The highly infectious COVID-19 variant sweeping across the United States – Omicron – is driving the daily U.S. death number higher than during last fall’s Delta strain, with fatalities anticipated to keep increasing for days or even weeks. The weekly rolling average for new COVID-related deaths daily in America has been climbing since mid of last November, reaching 2267 on Jan. 27 and exceeding a September highest of 2100 when more virulent Delta was the dominant strain.
At present, contagious Omicron is foreseen to account for about all the lethal virus circulating nationwide. And even though it causes less severe infection for many people, the fact that it is highly transmissible means more people are taking sick and losing life. The average one-day death number is now at the same level as it was in February 2021, when the country was gradually coming off its record high of 3300 a day. With over 882290 deaths, according to the Johns Hopkins data, America has the highest COVID-19 death toll of any country.
Moreover, an associate public health professor at the University of California, Irvine, Andrew J. Noymer, said that more contagious variant would push them over a million fatalities. That would cause very much of soul searching. He said there’ll be a great deal of discussion about what they could have done in a different way how many of the lives could be saved.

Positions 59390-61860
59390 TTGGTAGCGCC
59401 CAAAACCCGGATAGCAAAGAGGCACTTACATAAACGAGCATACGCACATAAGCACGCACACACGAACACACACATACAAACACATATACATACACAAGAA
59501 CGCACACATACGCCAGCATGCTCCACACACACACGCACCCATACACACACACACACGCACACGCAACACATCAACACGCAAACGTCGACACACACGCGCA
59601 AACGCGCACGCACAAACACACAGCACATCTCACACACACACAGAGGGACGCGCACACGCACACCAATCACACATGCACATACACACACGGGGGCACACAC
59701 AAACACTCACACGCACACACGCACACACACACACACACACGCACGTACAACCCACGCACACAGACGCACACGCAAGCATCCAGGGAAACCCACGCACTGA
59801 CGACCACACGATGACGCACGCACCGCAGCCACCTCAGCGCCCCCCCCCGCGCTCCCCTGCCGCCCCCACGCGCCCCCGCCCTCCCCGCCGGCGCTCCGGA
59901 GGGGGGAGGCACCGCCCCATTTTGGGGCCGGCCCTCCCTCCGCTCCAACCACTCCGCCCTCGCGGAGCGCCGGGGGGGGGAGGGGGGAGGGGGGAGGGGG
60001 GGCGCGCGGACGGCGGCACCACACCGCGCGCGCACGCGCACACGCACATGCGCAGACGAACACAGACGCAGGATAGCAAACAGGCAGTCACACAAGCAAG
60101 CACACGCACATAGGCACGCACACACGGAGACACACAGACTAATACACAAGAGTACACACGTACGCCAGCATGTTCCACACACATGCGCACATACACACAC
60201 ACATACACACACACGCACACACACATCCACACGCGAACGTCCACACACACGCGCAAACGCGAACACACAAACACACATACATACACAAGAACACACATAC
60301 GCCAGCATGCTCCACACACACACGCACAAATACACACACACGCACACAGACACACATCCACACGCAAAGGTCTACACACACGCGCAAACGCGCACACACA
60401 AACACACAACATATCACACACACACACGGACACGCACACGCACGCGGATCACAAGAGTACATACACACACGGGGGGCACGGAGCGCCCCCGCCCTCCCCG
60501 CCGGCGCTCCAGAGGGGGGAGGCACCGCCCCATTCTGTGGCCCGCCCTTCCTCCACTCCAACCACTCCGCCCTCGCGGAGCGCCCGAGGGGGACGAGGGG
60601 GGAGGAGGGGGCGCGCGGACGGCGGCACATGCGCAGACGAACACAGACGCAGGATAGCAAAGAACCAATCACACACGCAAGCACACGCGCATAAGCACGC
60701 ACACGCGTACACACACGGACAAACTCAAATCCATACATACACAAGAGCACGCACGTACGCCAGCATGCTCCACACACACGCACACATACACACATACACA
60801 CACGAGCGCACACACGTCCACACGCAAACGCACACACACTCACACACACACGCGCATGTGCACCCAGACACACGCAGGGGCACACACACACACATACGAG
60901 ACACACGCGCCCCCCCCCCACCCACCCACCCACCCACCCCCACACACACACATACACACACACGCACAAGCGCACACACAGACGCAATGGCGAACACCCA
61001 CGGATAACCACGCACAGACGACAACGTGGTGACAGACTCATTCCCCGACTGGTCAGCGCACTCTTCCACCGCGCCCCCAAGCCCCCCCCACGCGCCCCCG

Faster Rises in Deaths Ahead
According to an AP-NORC poll this week, more US people are taking preventive measures against the lethal virus than before the Omicron surge. But several people, tired by crisis, are returning to normalcy with anticipations that immunization or prior infections will protect them against the fatal disease.
Researchers agree that omicron symptoms are frequently milder, and some infected individuals show none. But like the flu, it could be fatal, particularly for older and those having other health issues or who are unimmunized. During a White House briefing this week, the US CDC Director Dr. Rochelle Walensky said: Notably, “milder doesn’t mean mild.”
According to the COVID-19 Forecast Hub, in the forthcoming week, almost every state will see a faster rise in COVID-related deaths, although fatalities have peaked in a few U.S. states, including Alaska, Pennsylvania, Georgia, New Jersey, Maryland, and Iowa. Moreover, according to the US CDC data, new hospitalizations have started to decrease for all age brackets, and a fall in fatalities is anticipated to follow.
A Professor at University of Massachusetts, Amherst, Nicholas G. Reich, who aggregates COVID-19 projections for the Forecast Hub in collaboration with the US health agency CDC, said that in a pre-epidemic world, during some flu seasons, they see 10000 or 15000 fatalities. They see that during a week sometimes with COVID-19. The figure, the grief and suffering, is overwhelming and very humbling, according to Reich.